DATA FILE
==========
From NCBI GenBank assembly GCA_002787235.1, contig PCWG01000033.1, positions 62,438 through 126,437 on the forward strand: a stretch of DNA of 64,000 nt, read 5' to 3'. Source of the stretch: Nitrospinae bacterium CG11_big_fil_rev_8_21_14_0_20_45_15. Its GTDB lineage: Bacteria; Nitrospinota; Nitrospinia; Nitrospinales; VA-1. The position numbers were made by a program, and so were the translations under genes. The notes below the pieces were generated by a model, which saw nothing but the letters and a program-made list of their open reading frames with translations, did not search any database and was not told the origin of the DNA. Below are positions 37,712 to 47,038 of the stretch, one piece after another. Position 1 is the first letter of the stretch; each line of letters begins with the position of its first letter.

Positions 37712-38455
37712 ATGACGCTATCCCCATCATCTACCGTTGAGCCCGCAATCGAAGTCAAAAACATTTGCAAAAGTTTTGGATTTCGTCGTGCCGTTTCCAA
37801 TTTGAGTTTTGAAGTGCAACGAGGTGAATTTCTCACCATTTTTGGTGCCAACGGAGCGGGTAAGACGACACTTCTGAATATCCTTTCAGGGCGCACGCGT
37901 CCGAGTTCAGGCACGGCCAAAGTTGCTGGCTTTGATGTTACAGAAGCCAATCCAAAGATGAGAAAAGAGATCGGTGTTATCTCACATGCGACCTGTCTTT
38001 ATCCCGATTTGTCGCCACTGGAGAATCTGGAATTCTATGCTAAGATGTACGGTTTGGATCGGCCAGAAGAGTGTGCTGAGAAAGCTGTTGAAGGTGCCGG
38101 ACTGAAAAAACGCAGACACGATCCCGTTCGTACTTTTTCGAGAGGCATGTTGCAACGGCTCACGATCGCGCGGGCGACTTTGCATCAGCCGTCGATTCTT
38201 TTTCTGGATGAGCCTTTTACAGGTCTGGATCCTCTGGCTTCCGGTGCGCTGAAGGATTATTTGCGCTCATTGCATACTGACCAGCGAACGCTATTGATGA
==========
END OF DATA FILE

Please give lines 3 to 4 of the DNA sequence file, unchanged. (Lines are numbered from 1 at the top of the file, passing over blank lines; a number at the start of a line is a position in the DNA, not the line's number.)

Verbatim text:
37712 ATGACGCTATCCCCATCATCTACCGTTGAGCCCGCAATCGAAGTCAAAAACATTTGCAAAAGTTTTGGATTTCGTCGTGCCGTTTCCAA
37801 TTTGAGTTTTGAAGTGCAACGAGGTGAATTTCTCACCATTTTTGGTGCCAACGGAGCGGGTAAGACGACACTTCTGAATATCCTTTCAGGGCGCACGCGT